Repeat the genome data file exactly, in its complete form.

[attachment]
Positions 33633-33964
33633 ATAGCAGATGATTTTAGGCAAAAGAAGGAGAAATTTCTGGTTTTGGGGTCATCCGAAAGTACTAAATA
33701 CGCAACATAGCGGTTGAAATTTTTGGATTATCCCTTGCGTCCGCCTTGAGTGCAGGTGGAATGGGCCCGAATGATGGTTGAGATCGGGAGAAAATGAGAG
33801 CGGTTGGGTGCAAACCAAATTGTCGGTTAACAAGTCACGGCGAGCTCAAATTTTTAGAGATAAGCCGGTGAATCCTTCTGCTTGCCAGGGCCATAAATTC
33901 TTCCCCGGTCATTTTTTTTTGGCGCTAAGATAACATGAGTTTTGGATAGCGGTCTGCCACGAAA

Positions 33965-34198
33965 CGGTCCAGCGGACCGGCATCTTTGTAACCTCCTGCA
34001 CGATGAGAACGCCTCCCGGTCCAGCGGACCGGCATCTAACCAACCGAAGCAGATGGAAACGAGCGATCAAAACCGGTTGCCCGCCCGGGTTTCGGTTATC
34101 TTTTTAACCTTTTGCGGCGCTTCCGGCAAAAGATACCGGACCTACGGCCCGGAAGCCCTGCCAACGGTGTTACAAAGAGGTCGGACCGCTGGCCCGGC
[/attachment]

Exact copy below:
Positions 33633-33964
33633 ATAGCAGATGATTTTAGGCAAAAGAAGGAGAAATTTCTGGTTTTGGGGTCATCCGAAAGTACTAAATA
33701 CGCAACATAGCGGTTGAAATTTTTGGATTATCCCTTGCGTCCGCCTTGAGTGCAGGTGGAATGGGCCCGAATGATGGTTGAGATCGGGAGAAAATGAGAG
33801 CGGTTGGGTGCAAACCAAATTGTCGGTTAACAAGTCACGGCGAGCTCAAATTTTTAGAGATAAGCCGGTGAATCCTTCTGCTTGCCAGGGCCATAAATTC
33901 TTCCCCGGTCATTTTTTTTTGGCGCTAAGATAACATGAGTTTTGGATAGCGGTCTGCCACGAAA

Positions 33965-34198
33965 CGGTCCAGCGGACCGGCATCTTTGTAACCTCCTGCA
34001 CGATGAGAACGCCTCCCGGTCCAGCGGACCGGCATCTAACCAACCGAAGCAGATGGAAACGAGCGATCAAAACCGGTTGCCCGCCCGGGTTTCGGTTATC
34101 TTTTTAACCTTTTGCGGCGCTTCCGGCAAAAGATACCGGACCTACGGCCCGGAAGCCCTGCCAACGGTGTTACAAAGAGGTCGGACCGCTGGCCCGGC